Does anyone else get spending fatigue at this time of the year? I put money aside all year for Christmas, so I am not worried about going into debt to fund the festivities, food and presents. However, I stick to my frugal habits the rest of the year and spend as little as possible. Dusting off the purse and spending lavishly doesn’t come naturally!

Forward planning

So I am already thinking ahead to 2018 and getting back to my usual careful, frugal habits and lifestyle. We will be commencing (finally) the redecoration of the lounge in the New Year, so will need to focus our spending on that.

Post Christmas sales

I may take advantage of some post-Christmas sales to purchase cards and wrapping paper for next year, and hopefully some soft furnishings for the lounge project. After that I will be starting a no spend month for the whole of January.

I did this last year and found creating a no spend rule for the month was incredibly liberating. Friends asking me to the pub? Sorry, I am on a no spend month – perfect excuse! Shoes wearing out? I have other shoes; I will just wear some of the ones I don’t like so much.

Saving money where you can

During a no spend month, we do, of course, have to pay our bills and purchase food. However, with the latter particularly, creating a no spend ethos means you automatically save money wherever you can.

I will clear out the cupboards, fridge and freezer and start to use up some of those ingredients that sit unused at the back. It makes me more creative and adventurous in my menu planning!

Top frugal habits

A no spend month will help to boost our emergency fund and go into the New Year feeling financially more healthy. It also allows me to remember some of my top frugal habits and make sure I am practising what I preach.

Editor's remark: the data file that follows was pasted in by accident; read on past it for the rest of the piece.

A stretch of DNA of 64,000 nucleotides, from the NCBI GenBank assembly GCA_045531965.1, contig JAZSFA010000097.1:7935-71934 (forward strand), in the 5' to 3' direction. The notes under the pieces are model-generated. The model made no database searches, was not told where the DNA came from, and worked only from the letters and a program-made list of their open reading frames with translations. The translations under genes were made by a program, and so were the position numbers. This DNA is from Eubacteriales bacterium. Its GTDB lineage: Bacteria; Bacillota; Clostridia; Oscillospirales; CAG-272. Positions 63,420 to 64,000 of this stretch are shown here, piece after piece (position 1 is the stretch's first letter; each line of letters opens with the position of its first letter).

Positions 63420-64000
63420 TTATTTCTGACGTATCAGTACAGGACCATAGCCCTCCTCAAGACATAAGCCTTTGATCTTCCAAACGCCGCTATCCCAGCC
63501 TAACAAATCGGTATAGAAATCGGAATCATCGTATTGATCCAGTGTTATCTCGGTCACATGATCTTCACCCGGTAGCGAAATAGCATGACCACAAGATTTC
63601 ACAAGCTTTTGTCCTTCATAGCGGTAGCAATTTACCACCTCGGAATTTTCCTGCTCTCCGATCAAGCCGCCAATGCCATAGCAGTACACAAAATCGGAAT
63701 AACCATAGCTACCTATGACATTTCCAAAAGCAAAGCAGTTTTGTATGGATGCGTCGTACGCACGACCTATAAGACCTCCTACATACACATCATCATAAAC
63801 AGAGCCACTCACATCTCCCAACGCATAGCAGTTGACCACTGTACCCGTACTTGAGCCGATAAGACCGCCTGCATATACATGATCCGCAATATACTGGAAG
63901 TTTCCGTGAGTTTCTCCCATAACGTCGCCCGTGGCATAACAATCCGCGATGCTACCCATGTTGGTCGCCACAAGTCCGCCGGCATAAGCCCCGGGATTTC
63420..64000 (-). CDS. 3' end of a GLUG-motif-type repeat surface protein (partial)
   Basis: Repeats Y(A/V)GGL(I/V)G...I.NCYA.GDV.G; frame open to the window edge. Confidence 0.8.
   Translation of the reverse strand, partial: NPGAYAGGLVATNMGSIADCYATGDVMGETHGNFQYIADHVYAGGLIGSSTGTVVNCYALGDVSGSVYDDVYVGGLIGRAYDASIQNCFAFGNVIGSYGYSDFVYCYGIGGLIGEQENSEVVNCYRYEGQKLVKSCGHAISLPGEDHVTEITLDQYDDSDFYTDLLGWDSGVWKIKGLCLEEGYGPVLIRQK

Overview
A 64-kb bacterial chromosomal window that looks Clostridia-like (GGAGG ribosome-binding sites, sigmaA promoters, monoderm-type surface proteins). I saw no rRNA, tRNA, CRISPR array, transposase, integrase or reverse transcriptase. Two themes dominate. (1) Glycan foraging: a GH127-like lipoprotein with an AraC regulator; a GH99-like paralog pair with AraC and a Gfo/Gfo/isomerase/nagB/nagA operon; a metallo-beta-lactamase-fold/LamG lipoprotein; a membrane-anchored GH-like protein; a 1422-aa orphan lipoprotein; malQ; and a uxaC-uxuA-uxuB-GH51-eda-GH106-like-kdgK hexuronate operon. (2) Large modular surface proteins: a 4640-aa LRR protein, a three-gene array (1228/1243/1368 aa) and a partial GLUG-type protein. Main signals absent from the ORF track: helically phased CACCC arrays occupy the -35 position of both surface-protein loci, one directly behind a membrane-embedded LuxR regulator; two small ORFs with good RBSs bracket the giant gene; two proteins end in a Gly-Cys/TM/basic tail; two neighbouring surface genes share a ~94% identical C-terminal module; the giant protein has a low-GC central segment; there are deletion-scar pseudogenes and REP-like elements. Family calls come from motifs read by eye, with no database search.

My top 20 frugal habits for life are:

Make a monthly budget and stick to it.

Review your bills at least quarterly and shop around.

Pack a lunch for work or school.

Menu plan.

Make a shopping list.

Buy groceries from the discount supermarkets and look out for yellow stickered bargains.

Repair and maintain items rather than rushing to replace them.

Buy second hand whenever you can.

Where you can’t buy second hand, use cash back sites such as Top Cashback. (This is my referral code. If you sign up using it I will earn a fee and you will get a £5 voucher until 27th December).  You can also try Quidco. (Again, this is my referral code and if you use it we will both earn £5).

Sell your old stuff on eBay or on Ziffit.com.

Use Approved Food every now and again to buy staples (my affiliate link). They currently have a tin of Christmas chocolates for £1!

Cook from scratch as much as possible and batch cook soups and stews.

Freeze left overs.

Grow some of your fruit and vegetables in the garden.

Avoid takeaways.

Rather than eating out, cook a nice meal for friends at home.

Pack a flask and picnic for days out.

Drink water rather than fizzy stuff, tea or coffee (particularly when out and about).

Take frugal exercise: gardening, walking and running are free.

Cut your TV package to the minimum.

I will revisit these in more detail in the New Year. In the meantime, just typing this list makes me feel better! I can’t kick my frugal habits.